indiana Prairie Farmer Logo

You are getting equipment ready for spring. What about your buildings?

Tom J. Bechman, Editor, Indiana Prairie Farmer

February 15, 2024

2 Min Read
A farm shop exterior during a light snowfall
CHECK BUILDINGS TOO: While you are still wrapping up inside jobs, give the farm shop itself an inspection. How well did the building survive the winter? Morton Buildings

What do others see when they drive by your farm? Have you looked at your farm shop and toolsheds from their point of view? What things might need to be fixed, especially after a long winter season?

“It is worth taking time to inspect your farm shop and buildings, especially after winter,” says Dennis Lee, farm product line manager with Morton Buildings. “Start by evaluating what you see on the outside. Determine if there are things that need maintenance.”

Here is how Lee recommends assessing if your farm shop as a structure is ready for the busy times ahead:

Re-check drainage. Proper drainage for the site likely required considerable planning before you erected any buildings. “Evaluate drainage away from the building to see if it is still working as intended,” Lee says. If there is a drainage box — sometimes called a yard box, where water coming off the site collects — make sure it is still functioning optimally.”

Inspect gutters and downspouts. Winter can be tough on outside parts of a building, especially gutters and downspouts. “Ice or snow sliding off a roof as it begins to warm up can sometimes damage gutters,” Lee says. “Take a good look at gutters and downspouts all around the building. Make sure they are still serving their purpose and getting water away from the building.”

Check roof fasteners. It’s not every day you want to crawl around on a roof, but Lee says it’s worth an occasional inspection. After winter is a good time to do this. “Especially with some older nails, sometimes you may find them trying to back themselves out over time,” Lee notes. “That can result in a leak. It’s important to catch these things before a bigger problem develops.”

Examine windows and doors. Windows that aren’t sealed well or doors that don’t fit tight leak air and can also allow water in places where it should not be. “Check to make sure overhead doors are opening and closing correctly,” Lee says. “Test the electric sensor eyes, which are a safety measure, to make sure an overhead door won’t close on a person or other object if it is in the way. If the eyes sense an object blocking the path of the door, they are supposed to stop the door from closing. Make sure that they do so.”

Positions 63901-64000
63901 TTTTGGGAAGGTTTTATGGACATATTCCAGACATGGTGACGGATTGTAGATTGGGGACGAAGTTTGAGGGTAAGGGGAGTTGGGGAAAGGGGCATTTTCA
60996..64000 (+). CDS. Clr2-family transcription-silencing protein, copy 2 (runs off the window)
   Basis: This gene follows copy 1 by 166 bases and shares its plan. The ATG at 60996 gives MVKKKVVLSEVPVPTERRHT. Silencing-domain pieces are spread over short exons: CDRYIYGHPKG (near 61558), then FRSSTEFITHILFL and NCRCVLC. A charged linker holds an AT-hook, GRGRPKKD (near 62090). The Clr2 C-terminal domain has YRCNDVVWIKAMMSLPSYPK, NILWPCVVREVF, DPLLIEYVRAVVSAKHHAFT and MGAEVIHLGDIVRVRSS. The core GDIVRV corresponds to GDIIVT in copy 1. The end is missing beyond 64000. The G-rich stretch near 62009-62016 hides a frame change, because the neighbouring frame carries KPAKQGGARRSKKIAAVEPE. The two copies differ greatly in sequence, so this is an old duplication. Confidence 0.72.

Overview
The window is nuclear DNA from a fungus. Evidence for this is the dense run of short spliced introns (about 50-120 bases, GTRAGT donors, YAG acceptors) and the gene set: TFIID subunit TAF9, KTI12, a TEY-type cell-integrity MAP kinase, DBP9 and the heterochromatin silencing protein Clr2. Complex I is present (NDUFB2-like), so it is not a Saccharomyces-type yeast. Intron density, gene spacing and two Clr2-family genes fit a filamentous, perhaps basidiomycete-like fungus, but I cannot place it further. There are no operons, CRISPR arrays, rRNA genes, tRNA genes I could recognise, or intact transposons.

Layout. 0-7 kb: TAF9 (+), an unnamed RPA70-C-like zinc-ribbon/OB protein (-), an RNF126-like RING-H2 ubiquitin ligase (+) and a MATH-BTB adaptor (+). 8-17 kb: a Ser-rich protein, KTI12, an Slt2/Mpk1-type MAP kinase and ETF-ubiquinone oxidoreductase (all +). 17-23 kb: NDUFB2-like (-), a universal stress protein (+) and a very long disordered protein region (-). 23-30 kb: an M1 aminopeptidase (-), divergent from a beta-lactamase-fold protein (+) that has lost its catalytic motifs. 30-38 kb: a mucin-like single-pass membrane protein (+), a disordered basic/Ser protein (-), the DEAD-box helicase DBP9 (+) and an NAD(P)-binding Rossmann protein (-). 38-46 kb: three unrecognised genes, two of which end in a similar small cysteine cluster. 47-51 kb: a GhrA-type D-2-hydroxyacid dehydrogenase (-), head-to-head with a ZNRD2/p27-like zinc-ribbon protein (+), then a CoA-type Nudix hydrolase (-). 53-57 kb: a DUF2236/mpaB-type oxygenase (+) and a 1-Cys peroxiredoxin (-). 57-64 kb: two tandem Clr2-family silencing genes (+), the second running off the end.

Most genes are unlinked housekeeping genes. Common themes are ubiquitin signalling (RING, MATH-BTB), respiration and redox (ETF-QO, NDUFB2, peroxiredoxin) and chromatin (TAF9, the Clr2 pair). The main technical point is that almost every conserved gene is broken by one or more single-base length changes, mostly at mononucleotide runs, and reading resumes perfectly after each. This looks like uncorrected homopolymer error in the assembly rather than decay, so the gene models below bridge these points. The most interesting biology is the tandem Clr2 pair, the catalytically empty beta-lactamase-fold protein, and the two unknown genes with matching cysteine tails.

Check walk-through doors. Sometimes small walk-through entry doors can stick or not shut properly. “Make sure they are opening and closing as they should,” Lee says. “If a small door doesn’t shut completely each time, it could be subject to being blown open and damaged during a wind event.”

Repair trim. Take a slow, deliberate walk around your building, making sure all trim is in place. If a piece has blown off or been damaged since the last time you checked, now is the time to repair or replace it, Lee says.

Read more about:


About the Author(s)

Tom J. Bechman

Editor, Indiana Prairie Farmer, Farm Progress

Tom J. Bechman is editor of Indiana Prairie Farmer. He joined Farm Progress in 1981 as a field editor, first writing stories to help farmers adjust to a difficult harvest after a tough weather year. His goal today is the same — writing stories that help farmers adjust to a changing environment in a profitable manner.

Bechman knows about Indiana agriculture because he grew up on a small dairy farm and worked with young farmers as a vocational agriculture teacher and FFA advisor before joining Farm Progress. He works closely with Purdue University specialists, Indiana Farm Bureau and commodity groups to cover cutting-edge issues affecting farmers. He specializes in writing crop stories with a focus on obtaining the highest and most economical yields possible.

Tom and his wife, Carla, have four children: Allison, Ashley, Daniel and Kayla, plus eight grandchildren. They raise produce for the food pantry and house 4-H animals for the grandkids on their small acreage near Franklin, Ind.

Subscribe to receive top agriculture news
Be informed daily with these free e-newsletters

You May Also Like